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PBS Home Video presents

Oswald's Ghost (2008)

"It was a miasma of confusion."- Dan Rather

Stars: Josiah Thompson, Robert Dallek, Norman Mailer, Priscilla Johnson McMillan, Huge Aynesworth, Dan Rather, Mark Lane, Edward Jay Epstein, Tom Hayden, Todd Gitlin, Gary Hart
Director: Robert Stone

MPAA Rating: Not Rated for (some disturbing images)
Run Time: 01h:22m:29s
Release Date: 2008-01-15
Genre: documentary

Image Transfer
Audio Transfer


DVD Review

If I told you that this was a doc about the Kennedy assassination directed by a man named Stone—and that if featured a few behind-the-scenes moments from the conspiracy-heavy feature film JFK—your logical mind might assume the first name might be Oliver, or at the very least a relation.

Wrongo, my friend.

Robert Stone—director of the chilling doc Radio Bikini—isn't part of that Stone family tree, but with Oswald's Ghost (part of the PBS series American Experience), he manages to go over the now familiar chain of events in a rather compelling and engaging manner, offering yet another capsule summary of one of the great whodunit mysteries in U.S. history.

Stone uses a number of interview subjects (including Norman Mailer, Dan Rather, and Gary Hart) to move the narrative along, augmented by appropriate and relevant archival footage, some of which hasn't been seen before. As a primer for those with no real knowledge of the subject, Oswald's Ghost will likely seem effective, though anyone who's dug deeper will know that practically every aspect of this vast, swirling case leads to even more weirdness. With just under 90 minutes to work with, Stone has to keep his approach on track, so there isn't a lot of time to veer off onto deeper, stranger (perhaps more conspiratorial) tangents.

The subject here, as the title would indicate, is Lee Harvey Oswald, so even as Stone touches on the role of Castro, the mob, or rogue elements of the CIA as potential assassins, the crux of the doc is the enigmatic loner in book depository. There is some barely polite back-and-forth between a couple of authors with vastly different opinions, but overall the tone here isn't necessarily "was it him or wasn't it." Instead, Stone connects the interviews into a larger canvas that tries to show just how Oswald fit into it all, using extensive footage of New Orleans district attorney Jim Garrison to draw in the beginning of what would eventually become a confusing yet equally fascinating conspiracy angle.

But that's another story entirely.

I've read a number of Kennedy assassination books, viewed a multitude of documentaries, and despite my personal leanings, I've made of point of looking at the subject from all viewpoints (no matter how crazy they sound). Despite the grand tragedy of the murder of a U.S. president, the whole thing over time now seems like a manufactured mystery game, full of bizarre characters, strange coincidences, and a wealth of unanswered questions.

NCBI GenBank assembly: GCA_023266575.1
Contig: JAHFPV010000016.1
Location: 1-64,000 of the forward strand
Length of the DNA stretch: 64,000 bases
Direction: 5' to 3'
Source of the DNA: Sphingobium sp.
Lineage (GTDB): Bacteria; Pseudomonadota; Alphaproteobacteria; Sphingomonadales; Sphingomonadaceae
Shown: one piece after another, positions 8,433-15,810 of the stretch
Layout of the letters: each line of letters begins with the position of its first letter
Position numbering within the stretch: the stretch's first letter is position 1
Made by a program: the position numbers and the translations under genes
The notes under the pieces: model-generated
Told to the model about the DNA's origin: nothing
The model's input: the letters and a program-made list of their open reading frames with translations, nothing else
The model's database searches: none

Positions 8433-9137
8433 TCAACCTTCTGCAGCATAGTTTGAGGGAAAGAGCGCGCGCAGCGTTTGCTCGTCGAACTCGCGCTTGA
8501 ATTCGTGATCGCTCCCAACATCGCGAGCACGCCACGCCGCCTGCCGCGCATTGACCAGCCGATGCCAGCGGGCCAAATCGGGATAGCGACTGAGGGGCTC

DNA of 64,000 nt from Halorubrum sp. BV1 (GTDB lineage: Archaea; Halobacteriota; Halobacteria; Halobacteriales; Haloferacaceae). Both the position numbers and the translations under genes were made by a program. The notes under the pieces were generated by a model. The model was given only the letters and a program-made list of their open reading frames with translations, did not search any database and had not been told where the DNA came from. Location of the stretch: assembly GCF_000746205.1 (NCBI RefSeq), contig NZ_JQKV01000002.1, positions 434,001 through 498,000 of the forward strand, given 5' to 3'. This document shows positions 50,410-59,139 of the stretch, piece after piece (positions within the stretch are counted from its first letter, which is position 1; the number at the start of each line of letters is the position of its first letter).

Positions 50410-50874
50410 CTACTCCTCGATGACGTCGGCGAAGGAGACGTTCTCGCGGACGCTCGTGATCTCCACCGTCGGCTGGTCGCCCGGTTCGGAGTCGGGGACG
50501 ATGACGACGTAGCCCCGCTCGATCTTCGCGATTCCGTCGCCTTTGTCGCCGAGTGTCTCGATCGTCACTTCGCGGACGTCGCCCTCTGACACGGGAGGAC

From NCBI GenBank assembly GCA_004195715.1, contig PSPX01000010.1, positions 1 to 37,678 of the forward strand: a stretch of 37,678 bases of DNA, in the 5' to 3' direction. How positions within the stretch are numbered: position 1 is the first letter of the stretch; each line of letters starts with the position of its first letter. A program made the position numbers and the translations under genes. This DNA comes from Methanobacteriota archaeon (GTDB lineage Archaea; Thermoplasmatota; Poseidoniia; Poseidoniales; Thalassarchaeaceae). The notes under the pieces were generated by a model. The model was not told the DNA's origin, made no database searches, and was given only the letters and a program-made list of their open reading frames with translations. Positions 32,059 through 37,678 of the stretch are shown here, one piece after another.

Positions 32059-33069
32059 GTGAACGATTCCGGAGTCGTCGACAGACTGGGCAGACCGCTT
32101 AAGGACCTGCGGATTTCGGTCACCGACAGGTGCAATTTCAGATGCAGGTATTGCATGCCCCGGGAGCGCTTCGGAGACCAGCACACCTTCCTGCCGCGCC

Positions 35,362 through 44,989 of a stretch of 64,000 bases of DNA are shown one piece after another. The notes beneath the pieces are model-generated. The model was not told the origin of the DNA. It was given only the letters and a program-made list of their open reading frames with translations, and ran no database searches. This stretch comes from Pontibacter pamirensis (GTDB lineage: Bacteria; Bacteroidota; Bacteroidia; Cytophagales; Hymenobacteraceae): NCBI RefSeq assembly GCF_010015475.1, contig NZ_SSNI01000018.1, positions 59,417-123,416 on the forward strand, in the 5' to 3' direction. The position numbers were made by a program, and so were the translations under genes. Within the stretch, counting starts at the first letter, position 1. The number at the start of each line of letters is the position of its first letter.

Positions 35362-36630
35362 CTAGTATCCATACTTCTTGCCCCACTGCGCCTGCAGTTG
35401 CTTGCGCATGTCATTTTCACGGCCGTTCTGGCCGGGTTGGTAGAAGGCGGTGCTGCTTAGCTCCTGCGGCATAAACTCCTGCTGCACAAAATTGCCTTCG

Stone obviously doesn't have the final answer here, but the presentation is intelligent and well done, and Oswald's Ghost provides yet another opportunity to review the basic facts. Or to hear them for the first time.

Rating for Style: B+
Rating for Substance: B+


Image Transfer

Aspect Ratio1.78:1 - Widescreen
Original Aspect Ratioyes

Image Transfer Review: Don't let the 4:3 menu startle you, because Stone's doc is presented in 1.78:1 anamorphic widescreen. As expected, the archival material shows its age, but the interview segments carry natural fleshtones and well-defined details, aside from some light grain. The new exterior shots of Dealey Plaza have vivid colors, with the sky and grass appearing especially bold.

Image Transfer Grade: B

Audio Transfer

 LanguageRemote Access
DS 2.0Englishyes
Dolby Digital

Audio Transfer Review: Two audio choices available here, in either Dolby Digital 5.1 or 2.0 stereo. Oddly enough the 2.0 is the default, though switching over to 5.1 doesn't initially reveal any grand differences early on. There's not much in the way of rear channel activity; however, the score gets dressed up nicely, sporting surprisingly deep bass. Otherwise, voice quality is clear, even for some of the older archival bits.

Audio Transfer Grade:

Disc Extras

Static menu
Scene Access with 13 cues and remote access
2 Documentaries
1 Featurette(s)
Packaging: Amaray
Picture Disc
1 Disc
1-Sided disc(s)
Layers: dual

Extras Review: Two of the three extras (all in anamorphic widescreen) run about half hour in total, and appear to be additional footage that Stone didn't use in the final cut. A Visit to Dealey Plaza (09m:34s) highlights a couple of conspiracy-types who make a living hawking theories to tourists, while The Zapruder Film And Beyond (22m:12s) expands upon what's already in the film, utilizing some of the same interview snippets with the likes of Josiah Thompson and Norman Mailer.

Interview With Robert Stone (15m:47s) has the director giving his take on the fascination with the subject, his search through archival footage, and even his own personal opinion on who shot President Kennedy.

The disc is cut into 13 chapters, and does not carry any subtitle options.

Extras Grade: B

Final Comments

If you're a student of the Kennedy assassination, there likely won't be any new news here for you, though director Robert Stone does dig up some rarely (if ever) seen footage to help sell another retelling of the story. This is still a fascinating watch, as Oswald's Ghost neatly paints an overview that allows viewers to make up their own minds.


Rich Rosell 2008-01-21